My Top 10 Favorite Ways to Recover After a Workout
Let me guess. On January 1st, your thoughts went something like this:
“It’s January! It’s time to hit the gym! Yoga, spin, HIIT training—I’m going to do all of it. Seven days a week, baby. Hell yea, I got this.”
And now, midway through the month, they look like this:
“OMG, I can’t walk up a flight up of steps.”
Don’t get me wrong, I applaud your effort and resolutions. Really, I do. But when you drastically spike your activity level, as we so often do this time of year, you need to give your body an adjustment period. To help your body adapt, recovery is one of the single most important things you can do—more so than piling on more workouts.
Recovery Work Is One of the Most Important—and Most Commonly Ignored—Aspects of Fitness
When you return to the gym after the new year, you’re bound to get sore. And, let’s face it: That soreness can feel pretty good. It gives us that feeling of, “Hell yea, things are working.”
But soreness can also hinder our workouts and daily lives. A specific type of soreness called delayed muscle soreness (DMS) can leave our legs feeling heavy days following a workout. For example, whenever we do Leg Day in the TL Method, I guarantee the accountability group explodes with comments such as, “OMG I can barely get out of my desk chair!”
To help with soreness, prevent injury, and to get you back in the gym, you have to do your recovery work.
My Favorite Approaches to Recovery Work
Just like there are a million ways to workout, there are endless ways to recovery your body. If one of the below approaches doesn’t feel good to you, know that there are dozens of other options.
Foam Rolling and Lacrosse Balls
Both foam rolling and lacrosse balls allow you to perform a self myofascial release (SMR), which puts pressure on your muscles to break up the tissue. If you’re sore from a leg workout, you can roll your quad on a foam roller (I used this TriggerPoint foam roller), making the muscle super soft. To recover from upper body workouts, I find the sorest point in my shoulder/back, then press against a lacrosse or tennis ball positioned between me and a wall.
Stretching and Mobility Work
While they might sound similar, stretching and mobility work are two different things. Stretching helps improve your flexibility, thereby allowing your muscles to lengthen; while mobility work helps improve your range of motion in the joint.
There are three ways you can stretch to recover your body:
Static stretch: where you hold a position, as with a forward fold
Ballistic stretch: where move in-and-out of a stretch to improve your range of motion
Dynamic stretch: where you combine stretching with movement, usually to warm-up for a workout (watch this video to try dynamic stretching)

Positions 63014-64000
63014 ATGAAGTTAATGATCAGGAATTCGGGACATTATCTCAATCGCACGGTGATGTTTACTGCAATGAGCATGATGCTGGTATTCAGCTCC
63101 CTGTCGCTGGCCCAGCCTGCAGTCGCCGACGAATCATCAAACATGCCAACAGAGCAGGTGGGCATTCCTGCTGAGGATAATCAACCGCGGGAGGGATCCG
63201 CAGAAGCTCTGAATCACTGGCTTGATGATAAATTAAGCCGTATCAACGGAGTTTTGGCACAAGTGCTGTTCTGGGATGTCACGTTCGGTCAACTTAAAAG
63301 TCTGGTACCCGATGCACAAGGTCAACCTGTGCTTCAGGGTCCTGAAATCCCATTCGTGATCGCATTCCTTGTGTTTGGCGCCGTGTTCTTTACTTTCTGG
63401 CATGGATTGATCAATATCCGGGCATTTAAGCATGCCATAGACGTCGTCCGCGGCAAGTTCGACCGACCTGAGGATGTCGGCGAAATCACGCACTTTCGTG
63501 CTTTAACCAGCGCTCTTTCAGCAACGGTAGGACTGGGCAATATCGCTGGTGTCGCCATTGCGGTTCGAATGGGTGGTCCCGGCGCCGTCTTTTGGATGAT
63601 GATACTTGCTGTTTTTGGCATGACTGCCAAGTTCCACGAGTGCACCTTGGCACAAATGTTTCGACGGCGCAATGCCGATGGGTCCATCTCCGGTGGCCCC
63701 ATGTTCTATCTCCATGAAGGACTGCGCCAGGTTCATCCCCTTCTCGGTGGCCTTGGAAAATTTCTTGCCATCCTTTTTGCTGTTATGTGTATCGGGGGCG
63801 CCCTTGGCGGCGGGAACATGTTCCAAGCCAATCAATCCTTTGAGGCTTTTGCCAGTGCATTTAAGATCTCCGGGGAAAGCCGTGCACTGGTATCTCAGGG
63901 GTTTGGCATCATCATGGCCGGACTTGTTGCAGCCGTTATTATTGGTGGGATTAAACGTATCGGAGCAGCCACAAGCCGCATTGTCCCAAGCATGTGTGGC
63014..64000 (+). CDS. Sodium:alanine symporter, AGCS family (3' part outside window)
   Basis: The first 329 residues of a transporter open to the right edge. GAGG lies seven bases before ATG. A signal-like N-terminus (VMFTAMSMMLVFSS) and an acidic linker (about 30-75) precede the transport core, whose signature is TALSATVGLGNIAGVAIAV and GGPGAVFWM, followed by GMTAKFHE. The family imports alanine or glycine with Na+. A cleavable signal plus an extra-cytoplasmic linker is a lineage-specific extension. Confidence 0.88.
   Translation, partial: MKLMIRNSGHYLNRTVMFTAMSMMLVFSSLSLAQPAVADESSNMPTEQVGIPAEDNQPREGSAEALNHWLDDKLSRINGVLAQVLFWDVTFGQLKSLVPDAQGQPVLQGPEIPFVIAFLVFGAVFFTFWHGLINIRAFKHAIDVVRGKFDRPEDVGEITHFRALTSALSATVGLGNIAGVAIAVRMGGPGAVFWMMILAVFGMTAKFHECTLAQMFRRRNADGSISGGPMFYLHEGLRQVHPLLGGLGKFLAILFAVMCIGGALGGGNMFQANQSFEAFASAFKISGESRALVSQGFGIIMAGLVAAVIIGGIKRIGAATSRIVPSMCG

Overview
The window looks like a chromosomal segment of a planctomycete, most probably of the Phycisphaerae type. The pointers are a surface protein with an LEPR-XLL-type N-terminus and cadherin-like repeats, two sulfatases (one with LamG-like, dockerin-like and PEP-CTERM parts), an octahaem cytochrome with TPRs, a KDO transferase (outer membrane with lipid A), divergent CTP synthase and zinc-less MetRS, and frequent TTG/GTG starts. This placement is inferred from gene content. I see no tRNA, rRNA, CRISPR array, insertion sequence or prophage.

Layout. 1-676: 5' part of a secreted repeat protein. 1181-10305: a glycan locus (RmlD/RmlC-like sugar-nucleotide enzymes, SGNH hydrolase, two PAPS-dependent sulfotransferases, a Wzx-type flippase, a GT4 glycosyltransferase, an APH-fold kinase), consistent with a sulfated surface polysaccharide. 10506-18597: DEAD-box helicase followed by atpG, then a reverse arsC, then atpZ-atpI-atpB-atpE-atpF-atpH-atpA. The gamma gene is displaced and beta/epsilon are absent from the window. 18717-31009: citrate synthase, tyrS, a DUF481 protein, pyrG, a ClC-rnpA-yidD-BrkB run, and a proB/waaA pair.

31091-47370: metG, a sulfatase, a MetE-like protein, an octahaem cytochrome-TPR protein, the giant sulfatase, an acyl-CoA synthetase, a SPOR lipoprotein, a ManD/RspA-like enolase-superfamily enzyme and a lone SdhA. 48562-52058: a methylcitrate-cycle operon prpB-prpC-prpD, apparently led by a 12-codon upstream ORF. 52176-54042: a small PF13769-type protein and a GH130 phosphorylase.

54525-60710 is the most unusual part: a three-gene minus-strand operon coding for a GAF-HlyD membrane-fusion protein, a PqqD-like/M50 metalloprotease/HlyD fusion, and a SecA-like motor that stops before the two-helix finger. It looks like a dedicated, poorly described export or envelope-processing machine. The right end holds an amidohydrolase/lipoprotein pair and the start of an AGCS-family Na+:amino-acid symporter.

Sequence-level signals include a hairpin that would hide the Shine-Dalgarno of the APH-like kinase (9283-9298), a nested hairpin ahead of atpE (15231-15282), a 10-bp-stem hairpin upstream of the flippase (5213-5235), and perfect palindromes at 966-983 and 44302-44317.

Mobility work helps your joints move freely and easily. When you perform mobility work on your recovery days, focus on your major joints: your spine, wrists, ankles, knees, and hips. Click here, here, here, here, and here for follow-along mobility videos for each of those respective joints.
Alright, now for the fun stuff.
Massages are great (obviously). They can get expensive but I absolutely love them. Plus, a massage therapist knows exactly how to target any kinks within your muscles. If you maintain an active lifestyle, I recommend getting a massage once or twice a month.
I see a chiropractor every-other week to align my body. Alignment can help correct imbalances, eliminate headaches and other pain, and decrease stress put on your joints. Chiropractic work and massages compliment one another extremely well, so consider getting a massage one week, and get adjusted the next.
Not many people knew what cupping was until Michael Phelps started rocking purple dots at the Olympics, but it’s actually been used as a recovery technique for thousands of years. Cupping places small cups on different areas of the body to “suck” up the tissue, thereby improving your circulation.
If you are in the Denver area, make sure to check out my friends at Well Set for massage, acupuncture, chiropractic, cupping, physical therapy, and more!
Cryotherapy involves entering a small chamber set to negative 200 degrees fahrenheit. You wear absolutely nothing in the chamber (or just your undies) with your head poking out the top. It’s BEYOND freezing, but only lasts for 2-4 minutes.
Cryotherapy helps control inflammation, manages pain, and is the most speedy method for recovery on this list. If you want a more affordable approach to cryotherapy (or you can’t find a cryotherapy clinic where you live), simply fill your bathtub with ice, and soak in an ice bath for twenty minutes.
Saunas and Hot Tubs
Unlike the below-freezing temperatures associated with cryotherapy and ice baths, the hot temperatures from saunas and hot tubs will actually dilate your muscles. If your gym has a sauna in the locker room, be sure to take full advantage of it. To get the full effect, try to stay in a sauna or hot tub for twenty minutes.
Increase Your Recovery When You Increase Your Activity Level
Recovery work is a vital component of any fitness routine. While muscle soreness might give you a sense of accomplishment, doing the right amount of recovery work is what keeps you in the gym.
There are limitless ways to recover your body. Some methods are completely free (stretching and mobility work) while others feel like a life of luxury (weekly massages). In the TL Method, I intentionally write mobility work into our weekly program, ensuring each member recovers his/her body. If you’re one who needs more guidance on how to recover from a workout, be sure to check it out!
What’s your favorite method of recovery? Tell us in the comments!